The fall sale is always calmer than the one in the spring, but this scene at the check-out tables at around 11:30 in the morning was shocking. I have been hearing from friends in the biz that they are just hanging on. The last couple of harsh winters could be discouraging late season splurges as well.
There were quite a few plants in the holding area, but normally there would be people three deep waiting to claim their plants. When I worked in holding, we quickly ran out of designated spaces and had to improvise. I had arrived with firm resolve to resist coming home with a bunch of stuff that would need babying through the winter. I’m going to mark my weakness up to a spirit of largesse in helping to keep these growers growing. On the bright side, there were parking spaces close by (in the shade, no less) and it was easy to chat up the vendors about plants of interest.
Case in point: this fascinating flower was in a booth selling “succulents”, a frustrating generality to those of us who are drawn to this large and varied category. Let’s back up and take a look at the whole plant.
Talking to the woman who was overseeing the booth, I learned that it is a Stepelia, and that this large, blooming specimen with the $25 price tag started a year ago as a plant this size:
for a mere $4.
So on my way home I stopped by Garden Fever to pick up a pot for it. It will be overpotted, as directed, so I am expecting some of those op art flowers to show up next year. I was sure there was more to the name, so I Googled it and found several photos that looked like the very flower, but with different names: Stapelia planiflora? Stapelia lepida?. I also learned that the common name is carrion flower or starfish flower. Then I made the connection: James, over at Lost in the Landscape had written about the stench emanating from carrion flowers…oops. I didn’t notice an odor around the booth, so maybe this is a less offensive variety. Loree has a much better picture on her blog about the sale. I promise I won’t be as long-winded about the rest of my swag.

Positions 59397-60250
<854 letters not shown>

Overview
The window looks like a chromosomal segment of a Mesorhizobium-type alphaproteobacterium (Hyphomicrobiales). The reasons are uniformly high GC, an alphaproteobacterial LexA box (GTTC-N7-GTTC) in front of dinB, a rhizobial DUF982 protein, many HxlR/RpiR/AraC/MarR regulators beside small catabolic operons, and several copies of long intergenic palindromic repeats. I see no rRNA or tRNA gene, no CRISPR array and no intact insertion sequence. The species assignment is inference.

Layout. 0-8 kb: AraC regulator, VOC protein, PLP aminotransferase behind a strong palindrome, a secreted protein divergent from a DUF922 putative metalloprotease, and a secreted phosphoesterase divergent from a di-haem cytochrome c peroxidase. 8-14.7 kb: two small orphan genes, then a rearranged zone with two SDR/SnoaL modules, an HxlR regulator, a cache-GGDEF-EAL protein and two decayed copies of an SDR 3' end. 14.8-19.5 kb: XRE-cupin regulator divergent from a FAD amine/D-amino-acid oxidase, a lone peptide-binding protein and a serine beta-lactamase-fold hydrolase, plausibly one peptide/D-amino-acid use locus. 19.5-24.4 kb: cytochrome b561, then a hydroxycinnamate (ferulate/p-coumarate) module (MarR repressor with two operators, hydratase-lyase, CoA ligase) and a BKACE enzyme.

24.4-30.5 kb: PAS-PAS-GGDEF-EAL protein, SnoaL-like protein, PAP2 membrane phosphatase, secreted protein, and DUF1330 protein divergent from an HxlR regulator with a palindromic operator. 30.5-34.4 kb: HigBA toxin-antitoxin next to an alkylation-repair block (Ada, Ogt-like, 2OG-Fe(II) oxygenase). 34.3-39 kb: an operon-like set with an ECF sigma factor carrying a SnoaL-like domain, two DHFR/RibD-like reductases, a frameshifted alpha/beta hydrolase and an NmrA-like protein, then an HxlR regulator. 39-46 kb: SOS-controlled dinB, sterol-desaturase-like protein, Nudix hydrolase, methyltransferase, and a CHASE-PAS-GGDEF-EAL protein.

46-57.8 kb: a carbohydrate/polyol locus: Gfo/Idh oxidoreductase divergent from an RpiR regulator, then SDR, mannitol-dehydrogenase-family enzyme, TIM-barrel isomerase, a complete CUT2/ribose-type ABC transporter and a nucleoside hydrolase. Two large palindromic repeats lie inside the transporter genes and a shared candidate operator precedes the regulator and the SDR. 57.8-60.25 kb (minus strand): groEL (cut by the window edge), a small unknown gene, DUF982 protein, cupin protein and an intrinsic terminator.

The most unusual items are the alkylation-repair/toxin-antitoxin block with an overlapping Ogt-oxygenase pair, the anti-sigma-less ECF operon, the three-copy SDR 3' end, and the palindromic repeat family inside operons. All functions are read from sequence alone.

Acca sellowiana, or Pineapple Guava is Zone 6-9, but it will live in a bigger pot on the front deck until early spring.
As will Drimys lanceolata or Mountain Pepper, a Zone 7 evergreen shrub from Dancing Oaks Nursery.
The coloring on Drimys is a lot like the Madrones, with the deep red stems.
Luzula sylvatica ‘Aurea’ is billed as Zone 5, so it is going into the ground.
And finally, a little trio of proven winners, Verbascum ariaphaenum, Selaginella krausseana ‘Aurea’ and Cornus canadensis, back there in the dark.